We sat in a comfortable silence for a few minutes as I sipped on my drink, until I sensed a change in my friend’s behavior. His leg bounced up and down in quick spurts, an excited habit of his, which caused the flimsy table to shake along with him.

“He’s comin’” Noa said.


“The stranga’” Noa’s eyes went down to the table and I could feel the white man’s presence behind me.

The white man stopped once he came to the side of the table where he could see the both of us clearly. I looked up and met his icy blue stare. Initially neither of us blinked, but I wasn’t going to back down from the challenge. After all, this was my turf. After a few seconds, he gave in and glanced away, in the direction of my friend. I then took the time to examine him more closely. He wasn’t old, but he wasn’t young either. His translucent skin had a worn texture to it and a jagged scar ran down the middle of his right cheek. My mother once said that you could tell a good man from an evil man by the way he approached strangers. Honest men were always a little shy, never stared too long. An evil man exuded confidence as if it was a deodorant and I was already sick of this man’s smell.

He turned his cold stare back onto me.

“I take it you’re Kase Kapono.”

I nodded, wondering in the back of my mind how he had gotten my name.

“The last time a man looked at me like that, he lunged at me with a knife. I’m not looking for trouble, Kase. Just came here to make a proposal.”

“What ‘appened to ‘em?” asked Noa.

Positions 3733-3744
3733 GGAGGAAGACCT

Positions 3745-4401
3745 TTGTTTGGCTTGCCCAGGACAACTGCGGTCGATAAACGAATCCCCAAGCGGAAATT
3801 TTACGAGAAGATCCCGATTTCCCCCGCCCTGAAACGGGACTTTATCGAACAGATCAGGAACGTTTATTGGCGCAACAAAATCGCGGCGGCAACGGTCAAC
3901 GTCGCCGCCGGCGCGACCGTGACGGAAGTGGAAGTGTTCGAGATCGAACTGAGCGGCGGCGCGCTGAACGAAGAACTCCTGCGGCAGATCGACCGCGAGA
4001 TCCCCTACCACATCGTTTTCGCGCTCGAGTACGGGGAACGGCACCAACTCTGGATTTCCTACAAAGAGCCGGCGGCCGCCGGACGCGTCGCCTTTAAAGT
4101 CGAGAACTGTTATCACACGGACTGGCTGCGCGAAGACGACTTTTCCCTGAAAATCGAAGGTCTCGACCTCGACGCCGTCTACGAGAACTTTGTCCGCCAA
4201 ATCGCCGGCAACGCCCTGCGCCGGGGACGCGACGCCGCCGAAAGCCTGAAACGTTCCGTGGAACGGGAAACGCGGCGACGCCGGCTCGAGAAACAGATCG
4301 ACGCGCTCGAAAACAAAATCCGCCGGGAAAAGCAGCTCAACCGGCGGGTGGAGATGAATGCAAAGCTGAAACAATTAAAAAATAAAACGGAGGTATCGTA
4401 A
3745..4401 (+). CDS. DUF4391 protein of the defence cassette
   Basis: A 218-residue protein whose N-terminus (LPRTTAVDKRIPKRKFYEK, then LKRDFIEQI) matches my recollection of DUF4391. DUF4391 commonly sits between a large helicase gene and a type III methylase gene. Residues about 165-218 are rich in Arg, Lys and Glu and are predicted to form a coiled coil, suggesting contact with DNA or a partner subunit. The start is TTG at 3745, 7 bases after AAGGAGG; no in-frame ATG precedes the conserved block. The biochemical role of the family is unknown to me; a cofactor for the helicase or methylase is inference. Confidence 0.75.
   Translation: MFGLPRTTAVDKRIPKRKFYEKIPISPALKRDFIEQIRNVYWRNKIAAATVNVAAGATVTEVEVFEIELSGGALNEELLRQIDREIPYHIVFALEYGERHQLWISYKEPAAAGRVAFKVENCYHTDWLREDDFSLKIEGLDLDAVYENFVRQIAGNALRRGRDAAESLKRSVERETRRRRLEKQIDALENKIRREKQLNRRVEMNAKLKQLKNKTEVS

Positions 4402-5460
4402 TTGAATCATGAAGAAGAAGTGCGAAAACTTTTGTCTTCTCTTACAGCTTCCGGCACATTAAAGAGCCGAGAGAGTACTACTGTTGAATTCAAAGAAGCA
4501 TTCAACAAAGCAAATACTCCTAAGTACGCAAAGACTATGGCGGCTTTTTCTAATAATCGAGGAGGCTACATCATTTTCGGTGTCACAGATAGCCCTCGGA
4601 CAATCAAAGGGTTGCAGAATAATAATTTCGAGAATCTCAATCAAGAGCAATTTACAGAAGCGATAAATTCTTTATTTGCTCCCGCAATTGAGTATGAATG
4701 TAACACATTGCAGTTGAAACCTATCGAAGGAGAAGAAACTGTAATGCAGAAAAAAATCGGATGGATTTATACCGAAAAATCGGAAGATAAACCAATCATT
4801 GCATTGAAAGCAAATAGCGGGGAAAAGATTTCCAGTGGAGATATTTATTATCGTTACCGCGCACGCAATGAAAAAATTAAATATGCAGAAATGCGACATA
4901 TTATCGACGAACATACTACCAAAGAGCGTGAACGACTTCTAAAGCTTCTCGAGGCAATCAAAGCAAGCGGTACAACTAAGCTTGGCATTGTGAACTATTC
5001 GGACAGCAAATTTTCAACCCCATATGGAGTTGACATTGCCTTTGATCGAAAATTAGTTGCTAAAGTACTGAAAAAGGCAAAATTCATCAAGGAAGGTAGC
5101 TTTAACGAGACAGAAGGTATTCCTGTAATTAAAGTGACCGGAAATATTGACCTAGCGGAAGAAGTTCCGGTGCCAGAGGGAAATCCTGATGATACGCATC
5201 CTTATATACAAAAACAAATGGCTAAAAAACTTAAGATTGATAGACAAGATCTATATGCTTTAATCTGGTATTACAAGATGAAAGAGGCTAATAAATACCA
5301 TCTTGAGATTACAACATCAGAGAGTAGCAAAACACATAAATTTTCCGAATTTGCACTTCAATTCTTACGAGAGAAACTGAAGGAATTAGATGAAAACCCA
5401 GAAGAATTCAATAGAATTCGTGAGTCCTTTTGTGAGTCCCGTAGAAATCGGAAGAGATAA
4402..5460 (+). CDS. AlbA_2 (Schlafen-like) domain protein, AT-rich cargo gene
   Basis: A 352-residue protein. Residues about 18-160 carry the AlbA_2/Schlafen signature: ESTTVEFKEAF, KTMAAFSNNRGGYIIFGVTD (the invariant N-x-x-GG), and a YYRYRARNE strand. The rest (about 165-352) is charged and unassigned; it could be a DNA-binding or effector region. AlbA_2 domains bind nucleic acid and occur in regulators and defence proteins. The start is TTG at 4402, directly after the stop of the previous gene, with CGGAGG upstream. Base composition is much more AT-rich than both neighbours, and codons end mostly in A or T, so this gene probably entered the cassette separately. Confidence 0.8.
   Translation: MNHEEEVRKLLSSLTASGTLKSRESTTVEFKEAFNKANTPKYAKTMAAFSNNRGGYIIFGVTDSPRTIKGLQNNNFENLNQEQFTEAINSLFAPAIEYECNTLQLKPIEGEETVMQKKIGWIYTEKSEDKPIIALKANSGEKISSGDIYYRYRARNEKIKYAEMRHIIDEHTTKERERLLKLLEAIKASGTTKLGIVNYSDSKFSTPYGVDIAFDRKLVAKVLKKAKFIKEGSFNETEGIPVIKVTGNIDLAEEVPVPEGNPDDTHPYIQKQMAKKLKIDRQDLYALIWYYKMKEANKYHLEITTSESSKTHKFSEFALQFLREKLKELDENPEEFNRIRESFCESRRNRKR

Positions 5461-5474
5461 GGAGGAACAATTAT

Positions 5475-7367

“To who?”

“To the man wit’ da blade.”

The white man chuckled before answering.

“Let’s just say that he wouldn’t make that mistake again.” The white man turned his attention back to me. “May I sit?”

“Suit yourself,” I said in a noncommittal manner.

“Aw, don’ mind ‘em. He’s jus’ a bit uneasy around stranga’s.”

“He’s a smart man. Gentlemen, the name’s Marcus Smith.” Marcus Smith held out his hand for each of us. I took it without much thought. A handshake couldn’t hurt. His grasp was firm, as if he had something to prove.

“So what’s your proposal, Mr. Smith?” I asked.

“Ah, a straight-talking man. I like you already.” Marcus patted his thigh in good humor. “Oh, but please call me Marcus."

He continued after a pause: "I hear that you’re good at locating people, Kase.”

“He’s the bess’” Noa said.

I shook my head. “No, I do mainly small time work. If a wife thinks her husband is cheating on her, then she’ll hire me to get to the bottom of it. Everything's legal.”
I emphasized the last two words.

“Oh, I don’t doubt that,” he said.

“Regardless, I doubt that I’m qualified for someone of your stature,” I said, finishing the last drops of the bowl as I spoke. If he thought that I was being rude talking to him while sipping on Awa, he did a good job of hiding it.

“I came to you didn’t I?” He was persistent.

“What does your job entail?”

“I’ll give you the details and five hundred dollars when you sign your name on the dotted line.” His blue eyes twinkled when he uttered the pay, as if it would convince me.

It almost did.

Five hundred dollars was a lot of money. Too much for an honest job.

“Maybe some other time.” I could feel Noa’s greedy eyes glaring at me as if I’d made a mistake.

Marcus Smith wasn’t a man used to being told no. His tone became hoarse, “From what I hear, you aren’t in the position of declining easy money.”

He was right. I didn’t have a steady income and I had monthly payments that I barely cleared every month. Still, I was stubborn and didn’t like the look of what he had to offer.

“Look, Mr. Smith, I’m not interested,” I said, while forcefully slamming the coconut bowl on the cheap table and rising out of my seat in a hurry. I had lost the urge to get drunk for the night and the warmth of my bed sounded comforting. I nodded at Noa, as if to say goodnight, but he had money in his eyes.

As I walked towards the exit I heard him say, “I’ll do it.”

“Stupid fool,” I muttered.

Without another thought, I climbed inside my red Honda and drove speedily home.

Looking back on it, I wish with all my heart that I pulled my friend out of there.


The following comments are for "The Lieutenant's Son: A Kase Kapono Mystery"
by Sizzlesaints